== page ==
At this time a year ago, Atlanta Falcons running back Devonta Freeman was still one of the most valuable players at his position in fantasy football. Despite a relatively disappointing 2017 season in which Freeman failed to gain 1,000 rushing yards for the first time since his rookie season, in as many fantasy drafts as not, Freeman came off draft boards as an RB1 in 12-team leagues.
In looking back through the drafts I participated in, Freeman was a first-round pick in more than one—and almost all my drafts are against other fantasy pundits.
Then the bottom fell out. Compliments of a litany of maladies that culminated in a season-ending groin injury, Freeman played in just two games and had just 19 touches and 91 yards for the year. Simply put, he was a season-killer.
Many fantasy owners apparently remember that faceplant—and have a bad taste in their mouths because of it. Despite proclamations that Freeman is healthy and an Atlanta backfield that lost Tevin Coleman in free agency, Freeman’s stock has dropped precipitously. Per the ADP data at Football Diehards, Devonta Freeman is coming off draft boards in Round 5 as a low-end RB2. His ADP’s higher at some other sites, but there seems a consensus that Freeman’s days as an RB1 are over.
Are those Doubting Thomases right? Are Freeman’s best days behind him? Or was last year’s misery an aberration that has deflated Freeman’s fantasy value to the point he now represents a game-changing value pick for fantasy drafters?
The Devonta Freeman We Used to Know
It wasn’t supposed to be like this, you know.
In both 2015 and 2016, Freeman rushed for 1,000 yards, caught at least 50 passes and scored at least 13 touchdowns. He was the highest-scoring PPR running back in fantasy football in 2015 and finished sixth in fantasy points in 2016.
Even his “disappointing” 2017 season wasn’t that bad. Yes, Freeman missed two games and failed to gain 1,000 yards on the ground. But Freeman averaged 4.4 yards a carry, came up just shy of 1,200 total yards and ended the year 13th in PPR fantasy points among running backs.
Then came last year’s…unpleasantness.
However, if there’s a silver lining to getting hurt early in the season, it’s that in going on injured reserve in October, Freeman was afforded more time to rehab.
Per Matthew Tabeek of the Falcons’ website, Freeman said at OTAs that he’s feeling like his old self again.
“I feel good just to be out here running around,” Freeman said. “Having fun. This is fun. Just having fun running around, like, it brought me back to my memories when I was a young kid, playing in the middle of the field. This is fun just being out here.”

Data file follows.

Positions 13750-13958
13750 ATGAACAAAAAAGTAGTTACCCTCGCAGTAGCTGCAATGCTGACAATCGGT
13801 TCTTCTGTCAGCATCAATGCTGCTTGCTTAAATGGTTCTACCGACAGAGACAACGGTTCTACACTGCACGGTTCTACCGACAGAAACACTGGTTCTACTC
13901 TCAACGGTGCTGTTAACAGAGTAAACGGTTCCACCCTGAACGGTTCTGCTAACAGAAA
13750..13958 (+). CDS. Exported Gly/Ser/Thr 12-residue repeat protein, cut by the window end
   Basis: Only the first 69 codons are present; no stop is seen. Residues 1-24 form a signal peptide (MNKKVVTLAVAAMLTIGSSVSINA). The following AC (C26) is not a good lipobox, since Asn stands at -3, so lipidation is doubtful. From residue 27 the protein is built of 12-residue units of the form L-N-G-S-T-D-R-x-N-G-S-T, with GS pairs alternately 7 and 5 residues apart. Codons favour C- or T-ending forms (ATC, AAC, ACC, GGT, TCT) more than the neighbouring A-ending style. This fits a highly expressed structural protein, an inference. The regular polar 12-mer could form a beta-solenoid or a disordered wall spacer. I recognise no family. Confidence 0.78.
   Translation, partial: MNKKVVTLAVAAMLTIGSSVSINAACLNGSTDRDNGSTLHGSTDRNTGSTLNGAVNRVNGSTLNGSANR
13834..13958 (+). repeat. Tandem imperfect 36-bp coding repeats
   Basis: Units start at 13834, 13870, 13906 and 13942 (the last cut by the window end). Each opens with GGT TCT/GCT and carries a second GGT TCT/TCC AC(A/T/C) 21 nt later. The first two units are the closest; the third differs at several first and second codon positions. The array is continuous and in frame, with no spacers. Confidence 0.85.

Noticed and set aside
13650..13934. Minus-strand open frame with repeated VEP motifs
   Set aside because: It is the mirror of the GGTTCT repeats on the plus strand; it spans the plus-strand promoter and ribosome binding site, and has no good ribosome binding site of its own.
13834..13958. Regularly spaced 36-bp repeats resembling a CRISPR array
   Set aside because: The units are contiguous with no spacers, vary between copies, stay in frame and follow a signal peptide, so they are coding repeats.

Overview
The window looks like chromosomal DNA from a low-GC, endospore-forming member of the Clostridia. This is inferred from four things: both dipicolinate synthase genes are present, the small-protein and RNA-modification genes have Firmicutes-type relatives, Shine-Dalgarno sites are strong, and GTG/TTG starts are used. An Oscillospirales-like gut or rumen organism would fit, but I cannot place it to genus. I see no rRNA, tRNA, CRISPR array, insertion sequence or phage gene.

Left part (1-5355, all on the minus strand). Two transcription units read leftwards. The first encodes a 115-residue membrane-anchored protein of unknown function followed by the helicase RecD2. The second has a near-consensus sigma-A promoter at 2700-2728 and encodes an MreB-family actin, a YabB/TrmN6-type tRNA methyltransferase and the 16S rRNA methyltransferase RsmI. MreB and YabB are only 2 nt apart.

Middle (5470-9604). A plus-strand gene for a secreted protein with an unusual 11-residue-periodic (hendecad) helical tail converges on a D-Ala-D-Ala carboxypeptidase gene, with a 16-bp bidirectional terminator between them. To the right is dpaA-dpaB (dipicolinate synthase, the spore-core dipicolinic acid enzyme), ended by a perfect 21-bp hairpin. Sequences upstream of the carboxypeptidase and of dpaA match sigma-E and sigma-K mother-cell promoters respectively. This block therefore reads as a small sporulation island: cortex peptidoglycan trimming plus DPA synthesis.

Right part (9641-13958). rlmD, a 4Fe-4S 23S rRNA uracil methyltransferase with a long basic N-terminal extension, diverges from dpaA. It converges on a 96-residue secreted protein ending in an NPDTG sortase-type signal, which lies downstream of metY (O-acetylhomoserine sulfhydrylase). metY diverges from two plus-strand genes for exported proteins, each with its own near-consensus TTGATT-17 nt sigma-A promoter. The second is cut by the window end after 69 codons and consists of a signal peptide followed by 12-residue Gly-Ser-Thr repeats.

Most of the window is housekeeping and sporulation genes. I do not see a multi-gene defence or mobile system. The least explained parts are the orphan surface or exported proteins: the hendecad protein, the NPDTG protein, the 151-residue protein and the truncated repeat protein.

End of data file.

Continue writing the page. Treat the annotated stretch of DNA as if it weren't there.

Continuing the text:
Quarterback Matt Ryan has also been impressed by what he’s seen from Freeman on the practice field.
“He looks good. He’s moving around really well,” Ryan said. “You can tell the energy and the excitement is there. He’s always been that way; he’s always loved playing. You can feel that when he gets out on the field and it’s contagious – guys around him feel that, too.”
It’s not just Atlanta’s players, either—ESPN’s Vaughn McClure tweeted at the end of May that Freeman was showing the burst and agility that made him so dangerous these past few years.
Devonta Freeman continues to look like his old self. Has a true bounce to his step. Real burst catching screen passes
— vaughn mcclure (@vxmcclure23) May 30, 2019
Freeman also received some advice this offseason on how to stay healthy from former Falcons great Warrick Dunn.
“A lot of times, these guys always want to prove that they’re tough or that they can get the tough yard, but sometimes you have to live for another down,” Dunn said, via ESPN.com’s Vaughn McClure. “My advice to Devonta was, ‘You have to learn how to protect yourself at the same time. You’re picking up tough yards, but you have to be smart and strategic about it.'”
Discretion is the better part of valor, and all that.
The Team Around Him
Assuming that Devonta Freeman is healthy (and all indications are that he is—at least for now) the 27-year-old adds another dimension to an Atlanta offense that has no shortage of skill-position talent.
It’s a dimension the Falcons need. As Tabeek pointed out, in each of the last three years Freeman’s numbers have gotten worse—and so has Atlanta’s record.
In 2016, Devonta Freeman averaged 14.2 carries and 67.4 rushing yards per game for a Falcons team that went all the way to the Super Bowl. In 2017, those numbers dropped to 14 attempts and 61.8 yards per game and Atlanta was bounced in the Divisional Round.